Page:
World: How Poland became a breeding ground for Europe’s far right

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a view of a city with smoke coming out of it: Polish nationalists light flares as they take part in the March of Independence 2017 under the slogan “We want God” as part of Polish Independence Day celebrations in Warsaw Nov. 11. (Photo by RADEK PIETRUSZKA/EPA-EFE) © Provided by WP Company LLC d/b/a The Washington Post Polish nationalists light flares as they take part in the March of Independence 2017 under the slogan “We want God” as part of Polish Independence Day celebrations in Warsaw Nov. 11. (Photo by RADEK PIETRUSZKA/EPA-EFE)

BERLIN — There are few countries that suffered as much under the Nazis as Poland did during World War II.

And yet, more than 70 years later, it has become a center on the continent for the far right — and the government isn’t doing anything about it, maintain liberal critics. In fact, the Polish far right feels increasingly emboldened by what it perceives as governmental recognition.

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On Saturday, an estimated 60,000 protesters marched alongside ultranationalists and Nazis to mark the 99th anniversary of Polish independence. As my colleague Avi Selk summarized, the protesters carried banners and held up signs which had a clear far-right extremist message:

“Clean Blood,” as seen by Politico.

“Pray for an Islamic Holocaust,” per CNN.

The march was distinct from other European far-right events

European Nazis and members of the far right have co-opted other landmark memorial days or celebrations around Europe in the past as well. In the eastern German city of Dresden, for example, Nazis march every February to mark the destruction of the city by Allied forces during World War II. Those kinds of marches are usually condemned by officials as a misguided and dangerous form of nationalism that crosses the line to white supremacy and Nazi ideology. In Germany, leading politicians frequently join rallies in protest of the marches which have taken place for decades.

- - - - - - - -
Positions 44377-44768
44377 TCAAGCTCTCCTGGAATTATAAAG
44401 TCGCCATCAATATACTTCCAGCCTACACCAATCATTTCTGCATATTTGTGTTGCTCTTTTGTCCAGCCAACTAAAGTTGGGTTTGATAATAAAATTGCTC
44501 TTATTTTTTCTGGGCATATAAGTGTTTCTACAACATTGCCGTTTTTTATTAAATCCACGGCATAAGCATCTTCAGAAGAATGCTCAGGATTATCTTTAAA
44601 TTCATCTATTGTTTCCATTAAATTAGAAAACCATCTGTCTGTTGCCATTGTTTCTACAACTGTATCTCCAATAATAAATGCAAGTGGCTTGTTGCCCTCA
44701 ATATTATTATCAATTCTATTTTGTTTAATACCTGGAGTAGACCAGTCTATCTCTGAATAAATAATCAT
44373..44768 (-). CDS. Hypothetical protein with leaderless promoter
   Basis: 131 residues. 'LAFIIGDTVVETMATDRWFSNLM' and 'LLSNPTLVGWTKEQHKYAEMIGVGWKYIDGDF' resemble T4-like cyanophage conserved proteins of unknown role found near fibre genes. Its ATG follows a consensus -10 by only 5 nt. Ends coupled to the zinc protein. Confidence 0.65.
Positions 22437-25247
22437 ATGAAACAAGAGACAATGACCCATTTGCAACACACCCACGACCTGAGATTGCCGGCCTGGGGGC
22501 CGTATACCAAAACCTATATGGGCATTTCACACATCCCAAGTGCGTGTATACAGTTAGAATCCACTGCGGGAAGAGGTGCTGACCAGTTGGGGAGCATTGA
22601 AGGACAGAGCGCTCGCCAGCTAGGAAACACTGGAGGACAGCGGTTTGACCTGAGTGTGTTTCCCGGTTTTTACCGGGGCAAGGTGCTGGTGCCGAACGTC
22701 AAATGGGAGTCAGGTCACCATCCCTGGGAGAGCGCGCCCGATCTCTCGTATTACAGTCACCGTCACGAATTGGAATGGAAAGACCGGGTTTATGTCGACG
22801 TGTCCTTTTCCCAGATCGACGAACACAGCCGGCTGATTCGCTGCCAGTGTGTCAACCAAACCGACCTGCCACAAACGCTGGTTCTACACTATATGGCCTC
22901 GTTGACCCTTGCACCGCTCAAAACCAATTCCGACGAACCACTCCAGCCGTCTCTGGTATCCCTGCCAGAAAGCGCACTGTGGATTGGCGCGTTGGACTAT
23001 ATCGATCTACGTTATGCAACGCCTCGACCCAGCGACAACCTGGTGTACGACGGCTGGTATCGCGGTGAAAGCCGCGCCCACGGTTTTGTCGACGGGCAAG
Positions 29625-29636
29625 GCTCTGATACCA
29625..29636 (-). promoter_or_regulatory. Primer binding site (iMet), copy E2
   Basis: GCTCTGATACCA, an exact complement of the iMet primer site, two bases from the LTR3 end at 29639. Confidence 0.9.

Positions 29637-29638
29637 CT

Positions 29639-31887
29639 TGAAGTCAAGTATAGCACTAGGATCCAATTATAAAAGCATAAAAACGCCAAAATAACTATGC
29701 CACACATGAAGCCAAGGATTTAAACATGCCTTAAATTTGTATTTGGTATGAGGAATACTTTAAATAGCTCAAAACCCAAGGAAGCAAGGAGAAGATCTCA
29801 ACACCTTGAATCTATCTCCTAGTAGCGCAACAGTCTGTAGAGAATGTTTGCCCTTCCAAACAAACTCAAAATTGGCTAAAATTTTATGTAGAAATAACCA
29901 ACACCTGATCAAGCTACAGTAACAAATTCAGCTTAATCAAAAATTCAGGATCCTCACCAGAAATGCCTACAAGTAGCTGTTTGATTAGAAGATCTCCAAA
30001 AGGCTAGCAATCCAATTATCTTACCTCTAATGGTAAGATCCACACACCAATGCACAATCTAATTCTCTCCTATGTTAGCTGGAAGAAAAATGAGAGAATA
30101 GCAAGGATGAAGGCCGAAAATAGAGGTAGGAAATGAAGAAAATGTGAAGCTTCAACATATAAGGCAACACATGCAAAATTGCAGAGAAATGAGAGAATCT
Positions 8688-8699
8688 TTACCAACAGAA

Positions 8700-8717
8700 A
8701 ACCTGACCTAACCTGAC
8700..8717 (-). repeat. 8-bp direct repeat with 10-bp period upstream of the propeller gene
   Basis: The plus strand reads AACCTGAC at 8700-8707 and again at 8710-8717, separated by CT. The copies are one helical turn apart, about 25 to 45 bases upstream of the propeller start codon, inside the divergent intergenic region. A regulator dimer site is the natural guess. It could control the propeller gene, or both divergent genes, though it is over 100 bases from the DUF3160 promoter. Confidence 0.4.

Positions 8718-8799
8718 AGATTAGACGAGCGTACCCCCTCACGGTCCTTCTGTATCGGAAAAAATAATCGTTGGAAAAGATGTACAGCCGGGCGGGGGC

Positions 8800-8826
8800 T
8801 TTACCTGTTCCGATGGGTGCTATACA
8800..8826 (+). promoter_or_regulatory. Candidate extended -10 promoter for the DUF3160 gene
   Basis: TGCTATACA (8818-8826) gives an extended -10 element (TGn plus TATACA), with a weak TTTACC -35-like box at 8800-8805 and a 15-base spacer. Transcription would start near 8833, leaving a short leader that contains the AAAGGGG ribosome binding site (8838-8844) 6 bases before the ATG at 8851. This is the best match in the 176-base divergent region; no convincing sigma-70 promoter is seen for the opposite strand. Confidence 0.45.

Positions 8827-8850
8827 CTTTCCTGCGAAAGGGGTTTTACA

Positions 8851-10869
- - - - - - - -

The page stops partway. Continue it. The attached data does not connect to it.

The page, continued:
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That was not the case for last weekend’s protests in Warsaw, which witnessed little government condemnation.

The origins of Poland’s “independence march” are fairly recent and date back to 2009. Within the next eight years, the annual event has attracted an increasing number of supporters and is now considered one of the world’s biggest. It not only draws visitors from other Eastern European countries — where ultranationalist tendencies have become particularly pronounced since the 2015 refugee crisis — but also from Western Europe and the United States.

Liberals allege government support for ultranationalists

Saturday’s march was not organized or officially promoted by the governing right-wing Law and Justice party. Yet despite the extremist slogans and posters, officials refrained from condemning the march, and even voiced public support: In a statement on Monday, Poland’s Foreign Ministry defended the march as a largely patriotic event and “a great celebration of Poles,” although the ministry condemned racist, xenophobic and anti-Semitic remarks. The country’s interior minister had previously called the rally “a beautiful sight.”

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Even if he may have been unaware at the time of some of the posters held up at the rally, he likely must have known about who has been behind this annual large-scale protest. Organizers involved in the mass demonstration include anti-Semitic and anti-Muslim radical groups such as the All Polish Youth and the National-Radical Camp, among others, according to AP.

Members of the All Polish Youth movement have had strong ties to the ruling Law and Justice in the past. In 2006, the former chairman of the movement was even named as the country’s vice prime minister.